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Mouse study identifies protective mechanism against alcohol-induced embryo toxicity

Researchers have identified a mechanism by which the eight amino acid peptide NAP, an active fragment of a neuroprotective brain protein, protects against alcohol-induced embryo toxicity and growth retardation in mice. Their findings bring alcohol researchers a critical step closer to developing pharmacologic agents to prevent alcohol-induced fetal damage. The study, funded by the National Institutes of Health's National Institute on Alcohol Abuse and Alcoholism (NIAAA), the National Institute of Child Health and Human Development (NICHD), and the Medical Research Service, Department of Veterans Affairs, appears in the current issue of the Proceedings of the National Academy of Sciences.*

The researchers produced NAP derivatives with specific substitutions and screened the compounds in cultured rat neurons for their protection against cell toxins and in whole mouse embryos for their protection against alcohol. By manipulating NAP's structure and thereby altering its activity, the researchers were able to examine the ability of the different NAP derivatives to block alcohol inhibition of the L1 cell adhesion molecule. Their results indicate that NAP protects mouse embryos from alcohol toxicity by blocking alcohol effects on L1 rather than by its broad neuroprotective actions.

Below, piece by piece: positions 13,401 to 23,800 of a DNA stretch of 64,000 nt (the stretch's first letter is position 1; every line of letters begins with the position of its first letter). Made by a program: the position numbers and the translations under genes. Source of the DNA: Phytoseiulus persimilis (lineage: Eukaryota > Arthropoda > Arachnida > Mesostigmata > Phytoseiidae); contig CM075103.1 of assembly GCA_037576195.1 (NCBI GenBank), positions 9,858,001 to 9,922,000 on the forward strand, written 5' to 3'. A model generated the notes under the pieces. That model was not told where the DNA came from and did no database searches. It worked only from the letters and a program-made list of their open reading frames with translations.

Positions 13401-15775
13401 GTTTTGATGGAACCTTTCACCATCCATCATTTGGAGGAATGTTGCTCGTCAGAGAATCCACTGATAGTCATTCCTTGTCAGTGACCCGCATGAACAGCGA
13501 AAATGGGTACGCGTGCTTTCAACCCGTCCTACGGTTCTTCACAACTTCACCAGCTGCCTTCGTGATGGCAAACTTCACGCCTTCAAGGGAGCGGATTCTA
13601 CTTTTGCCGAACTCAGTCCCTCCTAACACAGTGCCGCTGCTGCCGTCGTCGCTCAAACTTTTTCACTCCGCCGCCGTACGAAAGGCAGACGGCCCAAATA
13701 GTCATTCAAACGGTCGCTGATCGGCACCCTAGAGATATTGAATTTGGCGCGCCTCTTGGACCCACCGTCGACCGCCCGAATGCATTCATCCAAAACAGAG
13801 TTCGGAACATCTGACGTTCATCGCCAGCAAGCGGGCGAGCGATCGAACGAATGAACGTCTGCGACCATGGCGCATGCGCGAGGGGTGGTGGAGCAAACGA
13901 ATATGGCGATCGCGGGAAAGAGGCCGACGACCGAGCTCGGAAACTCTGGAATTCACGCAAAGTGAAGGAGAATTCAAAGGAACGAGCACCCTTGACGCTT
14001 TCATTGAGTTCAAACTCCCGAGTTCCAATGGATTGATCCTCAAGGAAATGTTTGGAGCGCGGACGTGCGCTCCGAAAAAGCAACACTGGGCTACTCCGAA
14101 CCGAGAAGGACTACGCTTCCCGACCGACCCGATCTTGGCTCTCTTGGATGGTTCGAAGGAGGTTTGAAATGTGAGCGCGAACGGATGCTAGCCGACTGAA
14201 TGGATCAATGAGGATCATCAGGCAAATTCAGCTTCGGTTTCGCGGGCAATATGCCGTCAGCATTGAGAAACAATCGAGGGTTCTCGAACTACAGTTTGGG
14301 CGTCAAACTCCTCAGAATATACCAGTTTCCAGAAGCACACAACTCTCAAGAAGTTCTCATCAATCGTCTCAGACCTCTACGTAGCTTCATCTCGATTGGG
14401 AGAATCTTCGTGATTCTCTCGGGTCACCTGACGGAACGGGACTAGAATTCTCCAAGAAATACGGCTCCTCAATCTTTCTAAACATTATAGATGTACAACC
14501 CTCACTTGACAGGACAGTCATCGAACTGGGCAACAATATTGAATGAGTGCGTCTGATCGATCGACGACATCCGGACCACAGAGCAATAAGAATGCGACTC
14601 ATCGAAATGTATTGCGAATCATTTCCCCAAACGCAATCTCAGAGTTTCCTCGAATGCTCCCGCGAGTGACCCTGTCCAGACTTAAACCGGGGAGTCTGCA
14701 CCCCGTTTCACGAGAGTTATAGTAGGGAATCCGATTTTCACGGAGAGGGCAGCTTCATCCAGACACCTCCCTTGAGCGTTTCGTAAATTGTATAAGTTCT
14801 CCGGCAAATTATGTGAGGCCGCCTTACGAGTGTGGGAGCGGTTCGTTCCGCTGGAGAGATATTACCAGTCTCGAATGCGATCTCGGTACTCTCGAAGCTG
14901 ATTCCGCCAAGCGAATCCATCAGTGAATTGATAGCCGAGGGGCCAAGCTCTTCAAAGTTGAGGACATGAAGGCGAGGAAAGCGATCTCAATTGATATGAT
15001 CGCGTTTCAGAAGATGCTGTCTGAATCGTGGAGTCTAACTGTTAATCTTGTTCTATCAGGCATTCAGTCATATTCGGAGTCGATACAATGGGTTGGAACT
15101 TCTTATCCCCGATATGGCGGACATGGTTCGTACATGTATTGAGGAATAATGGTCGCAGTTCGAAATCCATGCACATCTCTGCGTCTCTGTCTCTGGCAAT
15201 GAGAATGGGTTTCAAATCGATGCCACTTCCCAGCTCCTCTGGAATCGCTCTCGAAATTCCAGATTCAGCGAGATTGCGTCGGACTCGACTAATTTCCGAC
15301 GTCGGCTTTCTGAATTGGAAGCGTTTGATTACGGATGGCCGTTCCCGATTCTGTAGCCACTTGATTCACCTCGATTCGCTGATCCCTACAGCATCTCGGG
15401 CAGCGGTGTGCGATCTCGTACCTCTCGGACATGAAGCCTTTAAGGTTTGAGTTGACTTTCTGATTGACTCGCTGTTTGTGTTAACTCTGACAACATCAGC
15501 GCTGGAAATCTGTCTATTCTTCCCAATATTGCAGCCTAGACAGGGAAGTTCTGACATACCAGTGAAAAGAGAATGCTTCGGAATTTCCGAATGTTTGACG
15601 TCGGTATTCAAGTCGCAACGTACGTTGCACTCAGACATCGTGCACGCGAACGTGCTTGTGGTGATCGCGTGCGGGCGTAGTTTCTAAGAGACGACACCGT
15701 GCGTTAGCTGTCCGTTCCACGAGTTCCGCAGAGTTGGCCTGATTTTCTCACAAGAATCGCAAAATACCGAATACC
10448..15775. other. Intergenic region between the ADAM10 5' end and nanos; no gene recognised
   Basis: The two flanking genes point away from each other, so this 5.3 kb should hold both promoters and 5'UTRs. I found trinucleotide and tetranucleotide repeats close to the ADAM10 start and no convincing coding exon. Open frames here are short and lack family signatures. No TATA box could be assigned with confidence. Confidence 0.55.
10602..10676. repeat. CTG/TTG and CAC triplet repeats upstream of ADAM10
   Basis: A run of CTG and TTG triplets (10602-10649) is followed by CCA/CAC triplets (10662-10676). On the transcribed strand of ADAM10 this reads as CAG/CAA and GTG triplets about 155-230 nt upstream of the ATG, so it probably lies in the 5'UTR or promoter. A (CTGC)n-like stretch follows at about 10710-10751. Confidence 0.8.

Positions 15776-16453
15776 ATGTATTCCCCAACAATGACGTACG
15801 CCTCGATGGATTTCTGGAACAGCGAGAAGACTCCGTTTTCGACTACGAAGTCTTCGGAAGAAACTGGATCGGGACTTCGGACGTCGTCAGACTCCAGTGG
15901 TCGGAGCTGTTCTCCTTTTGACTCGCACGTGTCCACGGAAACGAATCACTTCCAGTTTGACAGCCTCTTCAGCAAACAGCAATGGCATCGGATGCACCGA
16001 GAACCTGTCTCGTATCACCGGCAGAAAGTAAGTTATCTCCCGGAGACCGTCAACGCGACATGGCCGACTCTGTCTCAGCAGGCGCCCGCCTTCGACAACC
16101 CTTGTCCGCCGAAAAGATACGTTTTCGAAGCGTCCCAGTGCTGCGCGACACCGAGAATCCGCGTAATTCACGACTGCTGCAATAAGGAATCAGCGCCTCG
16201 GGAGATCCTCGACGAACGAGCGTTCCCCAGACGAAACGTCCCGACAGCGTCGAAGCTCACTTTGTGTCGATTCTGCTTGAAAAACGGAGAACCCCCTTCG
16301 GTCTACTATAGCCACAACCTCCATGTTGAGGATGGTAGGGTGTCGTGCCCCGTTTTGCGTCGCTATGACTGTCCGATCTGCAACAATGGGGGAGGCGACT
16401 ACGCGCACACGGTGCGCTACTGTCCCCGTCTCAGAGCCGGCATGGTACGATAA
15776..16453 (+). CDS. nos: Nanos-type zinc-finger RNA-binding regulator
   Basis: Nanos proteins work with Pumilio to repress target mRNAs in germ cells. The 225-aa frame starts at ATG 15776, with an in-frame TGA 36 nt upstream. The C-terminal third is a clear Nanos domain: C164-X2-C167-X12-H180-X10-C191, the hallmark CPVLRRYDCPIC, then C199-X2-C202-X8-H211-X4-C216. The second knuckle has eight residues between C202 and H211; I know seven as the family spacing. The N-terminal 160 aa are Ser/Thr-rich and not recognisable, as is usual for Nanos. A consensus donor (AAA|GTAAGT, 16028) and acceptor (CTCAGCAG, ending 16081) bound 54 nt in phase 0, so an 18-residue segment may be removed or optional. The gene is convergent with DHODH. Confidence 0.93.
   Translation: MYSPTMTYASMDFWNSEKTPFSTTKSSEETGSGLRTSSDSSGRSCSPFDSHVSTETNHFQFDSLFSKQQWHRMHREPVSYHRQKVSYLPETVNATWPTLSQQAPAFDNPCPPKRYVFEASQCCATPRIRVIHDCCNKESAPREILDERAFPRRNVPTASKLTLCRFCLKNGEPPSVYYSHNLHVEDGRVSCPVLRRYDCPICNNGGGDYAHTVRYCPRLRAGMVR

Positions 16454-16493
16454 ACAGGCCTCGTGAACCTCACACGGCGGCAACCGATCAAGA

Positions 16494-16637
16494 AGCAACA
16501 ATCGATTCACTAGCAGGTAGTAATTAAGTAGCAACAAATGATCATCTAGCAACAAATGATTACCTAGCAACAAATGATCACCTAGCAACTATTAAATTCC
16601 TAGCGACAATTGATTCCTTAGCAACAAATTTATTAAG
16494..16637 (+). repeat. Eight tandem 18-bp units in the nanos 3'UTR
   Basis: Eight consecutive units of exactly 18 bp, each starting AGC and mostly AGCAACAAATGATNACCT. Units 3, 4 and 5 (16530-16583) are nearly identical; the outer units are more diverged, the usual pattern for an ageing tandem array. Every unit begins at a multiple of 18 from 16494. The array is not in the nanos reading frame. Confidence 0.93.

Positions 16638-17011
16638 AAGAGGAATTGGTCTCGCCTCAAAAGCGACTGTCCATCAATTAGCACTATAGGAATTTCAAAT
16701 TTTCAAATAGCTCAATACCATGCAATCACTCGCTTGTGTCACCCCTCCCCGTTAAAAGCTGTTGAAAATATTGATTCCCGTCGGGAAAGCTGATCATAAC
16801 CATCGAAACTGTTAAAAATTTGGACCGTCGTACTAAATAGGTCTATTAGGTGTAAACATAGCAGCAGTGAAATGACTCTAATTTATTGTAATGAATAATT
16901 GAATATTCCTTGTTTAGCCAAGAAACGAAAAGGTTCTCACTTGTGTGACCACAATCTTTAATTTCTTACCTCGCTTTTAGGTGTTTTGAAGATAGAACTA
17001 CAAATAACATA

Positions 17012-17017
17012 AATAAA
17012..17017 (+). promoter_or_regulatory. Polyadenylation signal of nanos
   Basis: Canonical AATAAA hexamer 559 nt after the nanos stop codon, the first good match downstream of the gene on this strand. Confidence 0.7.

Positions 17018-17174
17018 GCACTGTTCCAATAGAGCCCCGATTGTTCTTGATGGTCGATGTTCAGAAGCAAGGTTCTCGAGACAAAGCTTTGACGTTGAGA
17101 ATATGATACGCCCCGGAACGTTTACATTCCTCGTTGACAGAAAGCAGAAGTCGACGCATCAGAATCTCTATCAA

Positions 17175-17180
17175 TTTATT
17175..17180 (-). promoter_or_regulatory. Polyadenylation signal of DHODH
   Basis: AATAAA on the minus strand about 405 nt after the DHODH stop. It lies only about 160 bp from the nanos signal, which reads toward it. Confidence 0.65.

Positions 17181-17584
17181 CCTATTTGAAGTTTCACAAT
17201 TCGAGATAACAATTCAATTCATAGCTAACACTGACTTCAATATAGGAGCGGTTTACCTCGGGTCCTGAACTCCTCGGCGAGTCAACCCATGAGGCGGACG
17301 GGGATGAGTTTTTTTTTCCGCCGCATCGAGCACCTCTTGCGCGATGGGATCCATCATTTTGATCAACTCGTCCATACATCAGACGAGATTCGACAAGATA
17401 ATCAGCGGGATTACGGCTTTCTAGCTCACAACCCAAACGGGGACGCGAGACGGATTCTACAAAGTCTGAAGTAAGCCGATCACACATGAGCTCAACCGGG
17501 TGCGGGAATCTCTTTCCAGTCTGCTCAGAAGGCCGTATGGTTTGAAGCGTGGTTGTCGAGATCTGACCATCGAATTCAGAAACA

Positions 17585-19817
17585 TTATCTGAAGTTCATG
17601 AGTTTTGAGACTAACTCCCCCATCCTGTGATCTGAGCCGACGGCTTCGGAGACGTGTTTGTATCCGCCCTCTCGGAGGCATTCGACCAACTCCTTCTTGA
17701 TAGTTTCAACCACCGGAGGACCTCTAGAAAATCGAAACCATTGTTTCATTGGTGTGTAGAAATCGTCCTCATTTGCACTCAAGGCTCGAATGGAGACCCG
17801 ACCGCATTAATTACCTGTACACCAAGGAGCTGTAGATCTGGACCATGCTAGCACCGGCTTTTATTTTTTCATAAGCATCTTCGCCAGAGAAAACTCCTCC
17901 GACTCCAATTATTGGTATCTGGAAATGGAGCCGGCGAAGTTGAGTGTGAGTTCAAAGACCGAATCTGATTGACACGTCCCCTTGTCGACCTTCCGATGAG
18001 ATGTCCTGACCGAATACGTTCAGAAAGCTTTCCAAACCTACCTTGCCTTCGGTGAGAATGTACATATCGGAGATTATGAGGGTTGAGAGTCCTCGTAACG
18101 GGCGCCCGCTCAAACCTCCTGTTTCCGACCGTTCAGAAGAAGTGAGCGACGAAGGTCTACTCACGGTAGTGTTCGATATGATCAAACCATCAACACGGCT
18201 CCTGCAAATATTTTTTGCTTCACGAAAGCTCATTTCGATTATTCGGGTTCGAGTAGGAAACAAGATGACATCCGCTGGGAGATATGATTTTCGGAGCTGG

"This elegant study demonstrates that the protective effect of NAP against alcohol damage differs from that of NAP against neurotoxins, said Ting-Kai Li, M.D., Director, National Institute on Alcohol Abuse and Alcoholism. "Ethanol inhibition of L1 is now strongly implicated in the pathogenesis of fetal alcohol damage and a foremost target of medication development."

Michael Charness, M.D., of the Veterans Administration Boston Healthcare System and Department of Neurology, Harvard Medical School, headed up the study, with colleagues from the NICHD and the University of North Carolina Bowles Center for Alcohol Studies.

NAP, technically known as NAPVSIPQ, is known t
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Contact: Ann Bradley
abradley@willco.niaaa.nih.gov
301-443-0595
NIH/National Institute on Alcohol Abuse and Alcoholism
9-Jun-2003


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